The bottom side will have to buck up, and if they don’t, it is only fair, that as a natural consequence the best Associate shall come snapping at their heels. This promises to make things a little more competitive as there are huge incentives on the line.
Teams on tour to play a neighbouring Associate country
One other way could be to have Associate countries’ neighbouring Test sides play tour games against every visiting team. Teams touring England could play one of their side games against an Ireland or a Netherlands (again, the right to which, could be determined by the Intercontinental Championship placings). Every “proper” Test side (omitting of course, Bangladesh and Zimbabwe) could tag an Associate side. Pakistan could tag UAE along (they play there anyway), South Africa could tag Kenya or Namibia.
This is not without precedent. There was this practice a few years ago where Australian teams travelling to England would halt at Colombo, probably for the ship to refuel, and play Ceylon (Sri Lanka) in a side game. Sri Lanka, in their formative years, also gained a lot from the much-loved Gopalan Trophy (SL v Tamil Nadu), that featured many Ranji and Test stalwarts. Ireland and Scotland do play side games when teams tour England and have even run them close on occasion. However those games are few and far in between and the ICC could do well to institutionalise this for every team’s home series.
Associates taking part in neigbouring Test sides’ domestic competitions
However, the biggest benefit to an Associate side would be, in taking part in the national competition of the Test side thus tagged. This too has been experimented with, sporadically. Ireland and the Netherlands have on occasion played England’s 20 and 40-over competitions. Namibia takes part in South Africa’s provincial three-day competition, as also in Zimbabwe’s Twenty20 tournament.
Even the normally averse to experimentation, BCCI, has tried this in the zonal Duleep Trophy, albeit with youth sides from teams like England and Bangladesh. What could be better for an Associate team than to take part in the English county championship, with potentially 18 games against the most eclectic mix of top-flight international cricketers thrown in? The experience should surely stand them in good stead.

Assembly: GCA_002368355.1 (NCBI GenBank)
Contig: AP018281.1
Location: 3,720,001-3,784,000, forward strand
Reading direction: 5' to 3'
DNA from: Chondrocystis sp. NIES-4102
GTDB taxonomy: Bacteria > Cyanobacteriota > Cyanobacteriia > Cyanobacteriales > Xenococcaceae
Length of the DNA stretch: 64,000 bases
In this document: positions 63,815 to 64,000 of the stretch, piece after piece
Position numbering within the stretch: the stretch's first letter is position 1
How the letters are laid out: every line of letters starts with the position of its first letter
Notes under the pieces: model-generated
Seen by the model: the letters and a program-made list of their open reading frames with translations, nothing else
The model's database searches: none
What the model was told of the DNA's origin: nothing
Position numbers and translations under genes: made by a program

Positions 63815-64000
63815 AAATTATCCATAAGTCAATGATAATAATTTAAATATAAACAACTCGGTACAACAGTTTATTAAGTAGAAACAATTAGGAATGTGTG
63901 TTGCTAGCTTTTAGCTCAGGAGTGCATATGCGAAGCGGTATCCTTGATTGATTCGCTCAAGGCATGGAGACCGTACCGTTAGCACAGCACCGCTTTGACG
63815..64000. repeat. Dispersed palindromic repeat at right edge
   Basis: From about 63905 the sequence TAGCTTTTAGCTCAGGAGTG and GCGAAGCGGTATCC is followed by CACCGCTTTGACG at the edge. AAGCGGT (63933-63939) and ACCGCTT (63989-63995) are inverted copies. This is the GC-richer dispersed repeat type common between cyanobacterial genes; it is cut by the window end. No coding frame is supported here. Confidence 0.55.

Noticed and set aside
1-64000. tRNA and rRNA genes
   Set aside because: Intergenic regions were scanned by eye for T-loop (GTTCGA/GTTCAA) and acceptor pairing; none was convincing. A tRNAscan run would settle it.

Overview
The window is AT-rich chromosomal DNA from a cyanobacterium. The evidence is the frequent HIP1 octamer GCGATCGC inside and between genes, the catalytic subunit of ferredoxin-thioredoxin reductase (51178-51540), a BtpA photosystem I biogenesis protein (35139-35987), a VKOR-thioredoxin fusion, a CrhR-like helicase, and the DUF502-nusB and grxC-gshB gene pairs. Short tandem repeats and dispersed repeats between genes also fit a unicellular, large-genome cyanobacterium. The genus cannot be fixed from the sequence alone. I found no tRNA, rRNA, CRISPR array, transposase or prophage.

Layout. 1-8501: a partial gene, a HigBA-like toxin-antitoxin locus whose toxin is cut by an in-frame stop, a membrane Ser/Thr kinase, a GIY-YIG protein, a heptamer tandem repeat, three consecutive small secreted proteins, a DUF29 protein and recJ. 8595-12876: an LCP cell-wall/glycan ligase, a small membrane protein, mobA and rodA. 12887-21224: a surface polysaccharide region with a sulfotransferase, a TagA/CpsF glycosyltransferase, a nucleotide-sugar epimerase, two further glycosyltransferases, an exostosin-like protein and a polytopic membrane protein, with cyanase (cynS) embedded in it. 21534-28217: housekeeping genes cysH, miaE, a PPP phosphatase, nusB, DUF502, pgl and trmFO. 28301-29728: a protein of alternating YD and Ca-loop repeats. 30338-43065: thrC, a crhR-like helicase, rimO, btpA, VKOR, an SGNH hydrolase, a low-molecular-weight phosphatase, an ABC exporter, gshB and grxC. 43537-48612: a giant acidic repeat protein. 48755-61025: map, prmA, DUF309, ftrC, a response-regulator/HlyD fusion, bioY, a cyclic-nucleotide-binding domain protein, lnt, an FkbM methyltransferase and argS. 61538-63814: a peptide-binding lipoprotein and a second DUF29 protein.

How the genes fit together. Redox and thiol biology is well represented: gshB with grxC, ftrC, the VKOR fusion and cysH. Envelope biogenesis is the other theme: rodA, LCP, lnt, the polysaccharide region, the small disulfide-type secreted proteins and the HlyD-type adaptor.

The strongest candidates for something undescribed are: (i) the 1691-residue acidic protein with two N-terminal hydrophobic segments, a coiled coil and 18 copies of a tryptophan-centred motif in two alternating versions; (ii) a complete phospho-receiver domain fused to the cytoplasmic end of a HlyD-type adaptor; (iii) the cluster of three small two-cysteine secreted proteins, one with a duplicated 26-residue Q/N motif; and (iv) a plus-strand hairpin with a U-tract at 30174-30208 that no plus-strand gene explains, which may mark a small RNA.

Why the ICC’s decision to reduce the World Cup to a 10-team event is flawed
Oh, and on the subject of Associates, how do we not talk about the ICC’s hare-brained idea to reduce the World Cup to a ten team event? The idea is flawed from the start. Firstly, if a side is deemed fit for Test status, which is regarded as a far bigger prize than a World Cup entry, (say Bangladesh or Zimbabwe), how does the ICC deem them unfit to contest for cricket’s greatest prize ever?
It goes without saying that full member sides do deserve automatic qualification, with ample opportunity for Associates to show what they’re worth! Four teams do seem like a lot, especially when we have the bottom two Test sides almost playing at the level of the Associates. And that, precisely, is why two Associates beyond ten test sides at a World Cup seem optimal. Simply put, if the best two Associates aren’t good enough to make you sit up, the next two certainly can’t do any better!
Here’s hoping that the ICC will do what it takes to give the Associates their proper place in the sun, and allow the game to grow to newer, and potentially lucrative markets! After all, it is the frenzied celebrations that greeted Bangladesh’s ICC Trophy victory in 1997 (and consequent entry to World Cup 1999) that convinced the ICC to look at them seriously. Who knows, we may have many more such markets emerging, and newer fan bases!
This article first appeared here and has been published with permission from the author.